2. Merchants Square is back. The small strip center to the south of 116th is 100% leased, McAlister’s is doing well in the outlot building. The former O’Charleys is leased but is going through permitting with the State and the town of Carmel. Mac Grill is closing all of their Indy locations (not just Merchants) and this will allow for a new restaurant concept to backfill both of their locations. As for the north side of 116th a new dinner movie theater and brewery is under construction to fill most of the vacancy left by Hobby Lobby and Old Navy.

  3. Yes it does have an ethics commission which enforce the law which prohibits 12 specific items. google it

  4. Thanks for reading and replying. If you want to see the differentiation for research, speaking and consulting, check out the spreadsheet I linked to at the bottom of the post; it is broken out exactly that way. I can only include so much detail in a blog post before it becomes something other than a blog post.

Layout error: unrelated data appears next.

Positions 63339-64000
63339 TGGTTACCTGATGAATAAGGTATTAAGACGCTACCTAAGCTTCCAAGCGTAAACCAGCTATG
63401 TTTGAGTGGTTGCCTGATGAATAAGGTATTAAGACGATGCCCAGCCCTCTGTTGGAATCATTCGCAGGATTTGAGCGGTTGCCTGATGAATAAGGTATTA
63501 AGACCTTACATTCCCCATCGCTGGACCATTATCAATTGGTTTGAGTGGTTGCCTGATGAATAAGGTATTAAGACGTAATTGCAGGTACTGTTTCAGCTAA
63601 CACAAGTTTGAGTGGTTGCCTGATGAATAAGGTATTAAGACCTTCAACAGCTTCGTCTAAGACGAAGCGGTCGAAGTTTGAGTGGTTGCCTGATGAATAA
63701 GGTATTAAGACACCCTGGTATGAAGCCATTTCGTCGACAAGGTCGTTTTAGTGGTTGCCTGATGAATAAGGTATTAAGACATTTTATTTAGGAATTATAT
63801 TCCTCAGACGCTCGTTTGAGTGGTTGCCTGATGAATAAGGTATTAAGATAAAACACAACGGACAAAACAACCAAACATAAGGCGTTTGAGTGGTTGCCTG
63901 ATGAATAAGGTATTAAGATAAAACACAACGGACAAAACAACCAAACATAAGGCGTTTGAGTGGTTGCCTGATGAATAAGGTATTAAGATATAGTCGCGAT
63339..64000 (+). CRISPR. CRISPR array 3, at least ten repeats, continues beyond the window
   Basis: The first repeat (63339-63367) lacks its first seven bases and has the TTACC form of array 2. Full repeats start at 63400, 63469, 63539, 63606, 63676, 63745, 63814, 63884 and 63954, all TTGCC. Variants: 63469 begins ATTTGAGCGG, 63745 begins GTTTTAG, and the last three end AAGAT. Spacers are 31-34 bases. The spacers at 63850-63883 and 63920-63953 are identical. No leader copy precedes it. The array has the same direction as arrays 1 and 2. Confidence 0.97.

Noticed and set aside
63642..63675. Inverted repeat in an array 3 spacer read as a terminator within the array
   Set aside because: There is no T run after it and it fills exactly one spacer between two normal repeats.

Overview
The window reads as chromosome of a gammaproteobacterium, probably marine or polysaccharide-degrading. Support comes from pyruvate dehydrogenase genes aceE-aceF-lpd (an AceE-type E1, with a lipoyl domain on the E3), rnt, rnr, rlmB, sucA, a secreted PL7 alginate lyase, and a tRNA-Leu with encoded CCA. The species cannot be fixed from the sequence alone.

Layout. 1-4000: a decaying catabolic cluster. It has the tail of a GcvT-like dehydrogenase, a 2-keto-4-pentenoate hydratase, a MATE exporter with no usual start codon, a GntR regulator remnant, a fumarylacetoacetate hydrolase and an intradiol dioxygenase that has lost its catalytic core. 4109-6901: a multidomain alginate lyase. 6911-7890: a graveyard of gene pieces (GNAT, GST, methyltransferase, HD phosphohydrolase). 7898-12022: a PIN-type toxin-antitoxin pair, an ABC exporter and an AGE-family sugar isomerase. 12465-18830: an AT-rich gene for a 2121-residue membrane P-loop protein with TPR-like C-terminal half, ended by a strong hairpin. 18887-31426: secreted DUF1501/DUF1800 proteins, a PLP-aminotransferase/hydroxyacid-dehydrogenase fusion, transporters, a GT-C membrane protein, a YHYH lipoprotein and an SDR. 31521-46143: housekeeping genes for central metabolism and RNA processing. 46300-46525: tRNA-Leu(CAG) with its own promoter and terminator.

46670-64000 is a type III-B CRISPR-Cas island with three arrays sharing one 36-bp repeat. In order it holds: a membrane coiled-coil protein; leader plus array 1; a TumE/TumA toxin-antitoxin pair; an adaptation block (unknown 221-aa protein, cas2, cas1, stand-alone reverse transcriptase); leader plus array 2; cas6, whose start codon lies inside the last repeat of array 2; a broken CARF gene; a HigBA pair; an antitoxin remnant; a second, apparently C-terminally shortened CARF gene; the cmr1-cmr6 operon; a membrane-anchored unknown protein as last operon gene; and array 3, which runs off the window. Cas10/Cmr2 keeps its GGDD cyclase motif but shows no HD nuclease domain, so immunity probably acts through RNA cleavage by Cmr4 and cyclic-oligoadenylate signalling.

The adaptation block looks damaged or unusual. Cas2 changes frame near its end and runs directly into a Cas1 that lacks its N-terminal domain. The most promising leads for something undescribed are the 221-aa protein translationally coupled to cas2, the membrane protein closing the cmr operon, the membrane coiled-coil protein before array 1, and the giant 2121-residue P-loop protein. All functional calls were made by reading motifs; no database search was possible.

5. 1. There is no allegation of corruption, Marty, to imply otherwise if false. 2. Is the "State Rule" a law? I suspect not. 3. Is Mr. Woodruff obligated via an employment agreement (contractual obligation) to not work with the engineering firm? 4. In many states a right to earn a living will trump non-competes and other contractual obligations, does Mr. Woodruff's personal right to earn a living trump any contractual obligations that might or might not be out there. 5. Lawyers in state government routinely go work for law firms they were formally working with in their regulatory actions. You can see a steady stream to firms like B&D from state government. It would be interesting for IBJ to do a review of current lawyers and find out how their past decisions affected the law firms clients. Since there is a buffer between regulated company and the regulator working for a law firm technically is not in violation of ethics but you have to wonder if decisions were made in favor of certain firms and quid pro quo jobs resulted. Start with the DOI in this review. Very interesting.